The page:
ap1 presentation - epilepsy

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  1. 1. Epilepsy
  2. 2. What is Epilepsy? Epilepsy, commonly known as a seizure disorder, is a neurological condition which affects the nervous system. An individual who has two unprovoked seizures in a ten year period is considered to have epilepsy. A seizure is a caused by a disruption of normal communication between neurons in the brain. This disruption can cause changes in awareness, behavior, and/or abnormal movement. Epilepsy can be inherited genetically, as well as result from a traumatic brain injury. However, most cases are considered idiopathic and a cause cannot be determined. Over 2 million people in the United State have epilepsy and 1 in 26 people in the US will develop epilepsy at some point in their lifetime. One-third of people with epilepsy live with uncontrolled seizures because all available treatments fail.
  3. 3. Physiology of a Seizure A neuron or nucleus in the brain becomes hyperexcitable (loses inhibition) Depolarization is sustained An influx of extracellular Ca2+ signals the opening of voltage- gated Na+ channels Repetitive action potentials are generated Action potentials are discharged irregularly and without control
  4. 4. Types of Seizures Common to Epilepsy Primary generalized seizures Occur in both sides of the brain Partial seizures Occur in one localized portion of the brain Simple - interruption of one main brain function or motor skill Complex - able to travel throughout the brain, affecting multiple brain functions Absence seizures A lapse in the brain - a person may appear dazed or repeat a movement such as blinking or chewing Tonic seizures Cause a sudden and dramatic stiffening of the muscles Clonic seizures Cause a sudden and dramatic jerking of the muscles Tonic Clonic seizures (Grand Mal seizures) Combined symptoms of tonic and clonic seizures Long recovery period and can be dangerous if they go on too long due to the stress they inflict on the body Psychosomatic seizures Seizure-like activity becomes the body's default reaction to stress
  5. 5. Potential Symptoms of a Seizure Loss of awareness Loss of consciousness Feelings of distraction, confusion or memory lapse Inability to speak or confused speech Dilated pupils Hyperactivity or lack of activity in the eye and eyelids Increased flexion or relaxation of muscles Involuntary tremors or automatisms Convulsions No two seizures are identical and symptoms can manifest very differently from one person to the next. Some people show almost no symptoms at all while others are completely debilitated with every seizure.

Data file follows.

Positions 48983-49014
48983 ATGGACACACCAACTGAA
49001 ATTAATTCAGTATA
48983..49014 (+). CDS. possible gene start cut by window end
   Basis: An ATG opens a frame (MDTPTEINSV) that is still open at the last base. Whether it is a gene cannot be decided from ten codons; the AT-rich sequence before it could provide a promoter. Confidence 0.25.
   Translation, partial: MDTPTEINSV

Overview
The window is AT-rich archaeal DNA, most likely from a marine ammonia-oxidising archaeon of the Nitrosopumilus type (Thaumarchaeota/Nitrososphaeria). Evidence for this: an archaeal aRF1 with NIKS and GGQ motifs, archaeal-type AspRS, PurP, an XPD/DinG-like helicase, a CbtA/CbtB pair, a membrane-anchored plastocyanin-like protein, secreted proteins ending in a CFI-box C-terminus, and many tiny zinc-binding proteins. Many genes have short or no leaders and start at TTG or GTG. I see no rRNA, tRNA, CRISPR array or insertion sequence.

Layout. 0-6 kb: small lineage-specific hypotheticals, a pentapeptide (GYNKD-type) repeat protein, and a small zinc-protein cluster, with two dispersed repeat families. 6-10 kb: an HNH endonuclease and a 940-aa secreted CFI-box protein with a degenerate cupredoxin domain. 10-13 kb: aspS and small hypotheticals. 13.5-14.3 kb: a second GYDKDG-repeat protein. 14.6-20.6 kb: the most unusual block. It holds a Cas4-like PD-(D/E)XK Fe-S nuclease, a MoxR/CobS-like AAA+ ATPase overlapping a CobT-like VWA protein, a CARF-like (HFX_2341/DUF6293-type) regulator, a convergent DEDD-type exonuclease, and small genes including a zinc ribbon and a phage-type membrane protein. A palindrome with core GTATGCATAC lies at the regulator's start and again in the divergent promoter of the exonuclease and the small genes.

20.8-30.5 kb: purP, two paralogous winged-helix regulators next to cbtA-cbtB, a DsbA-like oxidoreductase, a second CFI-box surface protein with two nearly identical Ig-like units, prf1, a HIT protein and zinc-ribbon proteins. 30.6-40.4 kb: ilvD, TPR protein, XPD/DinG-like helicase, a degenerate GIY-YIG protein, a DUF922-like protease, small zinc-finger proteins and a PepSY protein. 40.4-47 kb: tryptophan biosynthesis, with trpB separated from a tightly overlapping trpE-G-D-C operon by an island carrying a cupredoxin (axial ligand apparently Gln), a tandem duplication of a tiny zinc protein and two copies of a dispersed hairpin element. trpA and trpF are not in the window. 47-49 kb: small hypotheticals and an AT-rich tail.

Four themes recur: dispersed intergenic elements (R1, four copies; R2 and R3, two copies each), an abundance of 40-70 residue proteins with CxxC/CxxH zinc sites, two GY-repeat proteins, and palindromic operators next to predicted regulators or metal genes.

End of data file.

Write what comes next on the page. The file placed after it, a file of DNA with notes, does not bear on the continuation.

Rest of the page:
6. 6. Common Causes of Epilepsy Genetic inheritance Influencing genes are currently unknown Change in brain structure Reason for change often unknown Autism spectrum A specific connection between epilepsy and autism is unknown but suspected Brain infections Head injuries Stroke Brain tumor In approximately 60% of epilepsy cases, a cause for the development of epilepsy cannot be determined.
  7. 7. Treatments for Epilepsy Traditional Treatments Anti-epileptic drug therapy Approximately 26 AEDs used to treat seizures Diet Ketogenic diet, medium chain triglyceride diet, modified Atkins diet, low glycemic index diet Surgery Removal or disconnection of abnormal area of the brain Separation of the hemispheres of the brain by cutting of the corpus callosum Vagus Nerve Stimulation Electrical stimulation of the brain via the vagus nerve to counteract the effects of overactive nerve tracts Alternative Treatments Melatonin Cannabis Acupuncture While many treatment options are available, in approximately 30% of epilepsy cases, no known treatments are effective in controlling seizures.
  8. 8. Case Study Megan is a 26-year-old white female who has been living with epilepsy for the past 11 years. Megan developed post-traumatic epilepsy after a moderate closed head injury in 2003. Over the years, Megan has been put on more than 10 different anti-epileptic medications, none of which relieved her seizures. In the summer of 2013, Megan changed medications and began a ketogenic diet. Within 6 months, she had stopped having seizures and has now been seizure free for over a year.
  9. 9. Case Study Cont. Additional Possible Contributing Factors Polycystic Ovarian Syndrome It is estimated that 25%-30% of epileptic women have or exhibit symptoms of PCOS Genetic Tendency Maternal Great-Aunt and Great- Uncle also have post-traumatic epilepsy Chiari Malformation A structural defect in the cerebellum Part of the cerebellum is located inferior to the foramen magnum Active Treatments Controlling Seizure Activity Lamictal Anti-epileptic medication Ketogenic Diet
  10. 10. The Ketogenic Diet The diet structure is high fat, adequate protein, and low carbohydrates, which causes metabolic changes similar to starvation. Levels of plasma ketones, insulin, glucose, glucagon, and free fatty acids change. Which metabolic change is responsible for seizure control is not yet known although it is likely multifactorial. In a 2006 analysis of 19 separate studies, it was found that the ketogenic diet was effective in reducing seizures regardless of age or seizure type. After six months, approximately 60% of patients had a greater than 50% reduction in seizures, while 30% had a greater than 90% reduction in seizures.
  11. 11. References McCormick DA, Contreras D. On the cellular and network bases of epileptic seizures. Annu Rev Physiol 2001; 63:815. Wilfong MD. Overview of the classification, etiology, and clinical features of pediatric seizures and epilepsy. UpToDate Nov 2014. Schachter MD. Overview of the management of epilepsy in adults. UpToDate Nov 2014. Kossoff MD. The ketogenic diet. UpToDateNov 2014. http://www.epilepsy.com http://www.ncbi.nlm.nih.gov http://neuropathology-web.org http://www.epilepsymatters.com http://www.epilepsysociety.org.uk